What I tell myself everyday.

To all the people watching, I can never ever thank you enough for the kindness to me, I'll think about it for the rest of my life. All I ask is one thing, and this is.. I'm asking this particularily of young people that watch: Please do not be cynical. I hate cynicism - for the record it's my least favorite quality, it doesn't lead anywhere. Nobody in life gets exactly what they thought they were going to get. But if you work really hard and you're kind, amazing things will happen. I'm telling you, amazing things will happen." - Conan 'O'Brien

September 22, 2020

List of Content.

The blog is getting old and is a bit disorganised and I have not really updated it much the last few years since pretty much things that need to be said, have been said. But unfortunately the content written 5-8 years ago is still very relevant. (nothing really have changed) So I have list the important contents here so that it is easily accessible. Share to your friends or anyone that needs to know more before doing animation. I will update the posts and list when I have new stuff.

Do you really want to step into the animation industry?
(part 1)
(part 2)
(part 3)
Planning for a a career in animation. 

Choosing a local animation school and the problems. 
(part 1)
(part 2)
Conflict of interest for animation studios to run govt certified courses.
The greed and dangers of private animation schools and how it is affecting the industry. 
Dangers of animation short courses. 

Economics of Animation 
(part 1)
(part 2)

Cost of living and salary in animation in Singapore  (pay have not changed at all the last 5 years)

The animation student. 
Teaching Animation.
"Passion" and commitment. 
The mentality of the local student.
Thoughts on the local animation industry in Singapore - For the Students
Thank you for the shitty students. 
Art Advice from Joe Mad
Dealing with Failure.

State of Industry.
D Neg layoff.
Vfx Craziness.

Expectation of in a working overseas facilities.
How not to get pissed off at work.
Fixing it in post. 
Japanese Cg industry.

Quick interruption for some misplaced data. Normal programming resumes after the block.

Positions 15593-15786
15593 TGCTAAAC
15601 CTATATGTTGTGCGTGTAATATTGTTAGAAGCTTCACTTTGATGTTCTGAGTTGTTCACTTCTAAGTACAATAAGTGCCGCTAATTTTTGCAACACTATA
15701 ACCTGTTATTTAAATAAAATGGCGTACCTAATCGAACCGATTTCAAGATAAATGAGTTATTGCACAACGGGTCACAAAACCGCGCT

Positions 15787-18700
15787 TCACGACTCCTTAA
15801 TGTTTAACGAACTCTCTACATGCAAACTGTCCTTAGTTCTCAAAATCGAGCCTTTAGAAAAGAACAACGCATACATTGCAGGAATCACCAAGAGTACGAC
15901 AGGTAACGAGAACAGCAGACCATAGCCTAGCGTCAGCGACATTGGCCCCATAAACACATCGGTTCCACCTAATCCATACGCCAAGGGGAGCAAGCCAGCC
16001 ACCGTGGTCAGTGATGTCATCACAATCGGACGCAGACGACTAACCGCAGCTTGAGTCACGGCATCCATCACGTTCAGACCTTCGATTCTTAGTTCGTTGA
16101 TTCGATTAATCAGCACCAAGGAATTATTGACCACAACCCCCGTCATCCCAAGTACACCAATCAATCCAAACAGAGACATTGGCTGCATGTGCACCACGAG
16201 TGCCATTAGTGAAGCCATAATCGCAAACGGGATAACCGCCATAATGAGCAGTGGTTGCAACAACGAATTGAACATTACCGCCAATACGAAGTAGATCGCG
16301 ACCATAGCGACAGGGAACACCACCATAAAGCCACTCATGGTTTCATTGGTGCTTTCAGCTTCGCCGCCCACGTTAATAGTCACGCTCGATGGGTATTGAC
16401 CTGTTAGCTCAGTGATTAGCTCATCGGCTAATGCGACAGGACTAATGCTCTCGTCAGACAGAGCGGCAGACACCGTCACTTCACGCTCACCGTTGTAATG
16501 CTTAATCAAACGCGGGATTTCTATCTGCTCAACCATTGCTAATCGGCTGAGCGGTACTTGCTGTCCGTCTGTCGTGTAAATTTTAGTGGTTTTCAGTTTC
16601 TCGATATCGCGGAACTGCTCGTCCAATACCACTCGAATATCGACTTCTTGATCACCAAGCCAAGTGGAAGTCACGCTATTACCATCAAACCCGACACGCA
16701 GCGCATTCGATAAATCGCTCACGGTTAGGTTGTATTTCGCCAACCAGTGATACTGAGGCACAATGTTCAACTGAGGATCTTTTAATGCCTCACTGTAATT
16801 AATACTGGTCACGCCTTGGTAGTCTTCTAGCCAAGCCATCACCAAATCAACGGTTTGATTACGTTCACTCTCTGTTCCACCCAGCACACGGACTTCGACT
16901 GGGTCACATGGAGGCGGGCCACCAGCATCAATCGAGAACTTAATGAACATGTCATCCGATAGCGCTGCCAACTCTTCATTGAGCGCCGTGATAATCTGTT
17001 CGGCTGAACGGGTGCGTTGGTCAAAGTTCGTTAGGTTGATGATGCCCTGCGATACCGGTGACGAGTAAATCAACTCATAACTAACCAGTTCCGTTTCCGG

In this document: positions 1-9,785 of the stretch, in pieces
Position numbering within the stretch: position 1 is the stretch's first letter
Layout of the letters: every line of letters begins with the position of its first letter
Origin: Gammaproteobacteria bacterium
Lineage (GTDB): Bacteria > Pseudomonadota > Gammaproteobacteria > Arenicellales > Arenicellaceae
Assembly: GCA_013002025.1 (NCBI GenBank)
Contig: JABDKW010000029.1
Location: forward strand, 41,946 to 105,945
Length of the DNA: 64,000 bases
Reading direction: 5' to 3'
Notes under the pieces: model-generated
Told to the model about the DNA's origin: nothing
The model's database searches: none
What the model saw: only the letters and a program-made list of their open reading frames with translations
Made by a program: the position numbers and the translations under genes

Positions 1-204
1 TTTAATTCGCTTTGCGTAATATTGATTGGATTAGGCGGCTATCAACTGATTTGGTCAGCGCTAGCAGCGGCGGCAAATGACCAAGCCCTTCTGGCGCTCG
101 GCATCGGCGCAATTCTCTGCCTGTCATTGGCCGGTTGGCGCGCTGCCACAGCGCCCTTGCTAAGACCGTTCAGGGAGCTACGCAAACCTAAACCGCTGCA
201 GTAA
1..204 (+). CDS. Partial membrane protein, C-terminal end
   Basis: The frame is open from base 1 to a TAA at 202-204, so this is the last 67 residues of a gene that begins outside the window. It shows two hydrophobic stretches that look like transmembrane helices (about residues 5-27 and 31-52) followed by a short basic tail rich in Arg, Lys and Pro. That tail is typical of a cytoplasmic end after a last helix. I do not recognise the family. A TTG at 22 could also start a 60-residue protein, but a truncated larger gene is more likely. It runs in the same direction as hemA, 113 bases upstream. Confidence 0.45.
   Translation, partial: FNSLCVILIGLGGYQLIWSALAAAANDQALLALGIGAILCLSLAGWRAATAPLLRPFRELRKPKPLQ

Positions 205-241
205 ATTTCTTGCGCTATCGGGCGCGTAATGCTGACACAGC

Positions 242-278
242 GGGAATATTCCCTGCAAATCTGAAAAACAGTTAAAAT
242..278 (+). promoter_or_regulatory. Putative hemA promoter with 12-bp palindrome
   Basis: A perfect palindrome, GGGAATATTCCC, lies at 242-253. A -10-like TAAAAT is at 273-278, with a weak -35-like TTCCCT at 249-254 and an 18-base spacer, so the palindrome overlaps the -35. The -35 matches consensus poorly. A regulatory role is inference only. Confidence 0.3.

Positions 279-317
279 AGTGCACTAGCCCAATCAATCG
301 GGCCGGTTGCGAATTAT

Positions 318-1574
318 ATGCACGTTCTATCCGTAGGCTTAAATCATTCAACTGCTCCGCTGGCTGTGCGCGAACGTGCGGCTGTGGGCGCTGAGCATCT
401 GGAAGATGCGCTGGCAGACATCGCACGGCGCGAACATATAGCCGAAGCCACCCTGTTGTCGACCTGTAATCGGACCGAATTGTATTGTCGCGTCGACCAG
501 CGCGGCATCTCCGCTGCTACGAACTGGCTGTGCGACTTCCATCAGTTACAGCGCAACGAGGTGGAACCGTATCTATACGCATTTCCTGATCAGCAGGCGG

Our "Dying" animation industry. 


List of animation and storytelling posts here

October 8, 2016

Reminder to self.

An interesting talk with a ex student today introduced a different perspective and an insight to the current frustration I am facing. Actually for the lasst few years.

I should not force people to do what they do not want. No matter how much I felt it is the case. I can voice my opinion and that is it. 

I should not feel responsible or frustrated for the inability for the students to not get job. They had a choice to come learn animation. Neither should I should not crush their dreams.If they want to do it, they will. If you invest or measure your success to the accomplishment of your students and they do not succeed, that becomes a burden on yourself and them..On yourself mentally and it takes its toil physically on you. . Besides that is just having low inferior complexity combined with a Messiah complex.  That is actually a very self-centre and selfish way of thinking. Scary shit. Everyone has to be responsible for what they going to do with their life and they should know best

Let Go. Teach the best that you can to the students.  Treat them with enthusiasm and positivity be happy for what you have. Anger and frustrations get you nowhere except more frustration. ENjoy the process. Look on the bright side. 

Really just be glad for what you have and not let worry dictate what you  do. INstead aim for what you want to do and focus on it. Take little chunks and trus the process.. 


August 23, 2016

On creating your own IP (intellectual property) locally.

Everywhere there are artists and animators and writers all dreaming to create the next big thing. The next big tv show or movie or animation etc... The motivations varies for individuals but financial and creative freedom often ranks high up on anyone's list.